Anne & Tom West Coast to East Coast Panama Canal Cruise travel blog

We got up before sunrise

So did everyone else on the ship

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The canal runs north from the Pacific side

A rise of 87 feet

All kinds of ships use it

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Panama City

The pilot arrives

Bridge of the Americas

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Entering the first lock

The cable handlers

The steel cables are attached to the electric "mules"

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Up we go

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out to Gatun Lake via Culebra Cut

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Centennial Bridge

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Culebra Cut - long and narrow

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Gatun Lake

Even small sailboats

The ship we will be on in August

The Star Pride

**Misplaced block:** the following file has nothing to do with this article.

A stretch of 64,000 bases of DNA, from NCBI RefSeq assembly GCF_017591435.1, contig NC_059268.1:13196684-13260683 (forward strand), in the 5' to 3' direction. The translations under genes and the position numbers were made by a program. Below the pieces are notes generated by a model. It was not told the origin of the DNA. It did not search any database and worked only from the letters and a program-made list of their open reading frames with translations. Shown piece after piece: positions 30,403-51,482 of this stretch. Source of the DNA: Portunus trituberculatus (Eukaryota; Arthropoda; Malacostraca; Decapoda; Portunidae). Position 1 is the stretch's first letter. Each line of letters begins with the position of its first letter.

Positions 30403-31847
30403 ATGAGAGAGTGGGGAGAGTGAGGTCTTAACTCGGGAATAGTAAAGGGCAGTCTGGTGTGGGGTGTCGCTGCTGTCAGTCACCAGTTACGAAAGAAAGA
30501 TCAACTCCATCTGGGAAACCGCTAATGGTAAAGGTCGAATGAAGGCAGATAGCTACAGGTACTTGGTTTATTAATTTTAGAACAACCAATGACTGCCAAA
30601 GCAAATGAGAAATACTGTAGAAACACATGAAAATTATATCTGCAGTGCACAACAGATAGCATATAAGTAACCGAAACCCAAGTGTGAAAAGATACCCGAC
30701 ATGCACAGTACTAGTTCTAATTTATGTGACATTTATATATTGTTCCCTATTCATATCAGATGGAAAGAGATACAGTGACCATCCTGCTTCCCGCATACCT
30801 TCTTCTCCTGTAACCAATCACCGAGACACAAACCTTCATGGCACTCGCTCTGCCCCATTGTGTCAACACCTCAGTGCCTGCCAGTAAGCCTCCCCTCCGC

Traversing the Panama Canal March 4 Morning

Considered one of the 8 Wonders of the World, the shortcut through the isthmus of Panama is an amazing engineering accomplishment. Considering its era, this accomplishment is even greater. Originally a French project and based on that country’s success with the Suez Canal in the late 19th Century, the USA took on the challenge after the French company went bankrupt. With hundreds of ships passing through every week, we in the Azamara Quest began our traverse early in the morning before breakfast. The canal is a series of water elevators that lift the ship from sea level to an artificial lake (Gatun) eighty-seven feet into the central highlands of Panama. From the Pacific side we entered the first lock (Miraflores). From there, we went through the narrowest part of the canal, The Culebra Cut. This excavation done in the early 20th Century produced enough material to build 63 pyramids! But the rock and dirt was used to dam up the Chagres River to form Gatun Lake - the highest altitude point of the canal itself at 27 meters.

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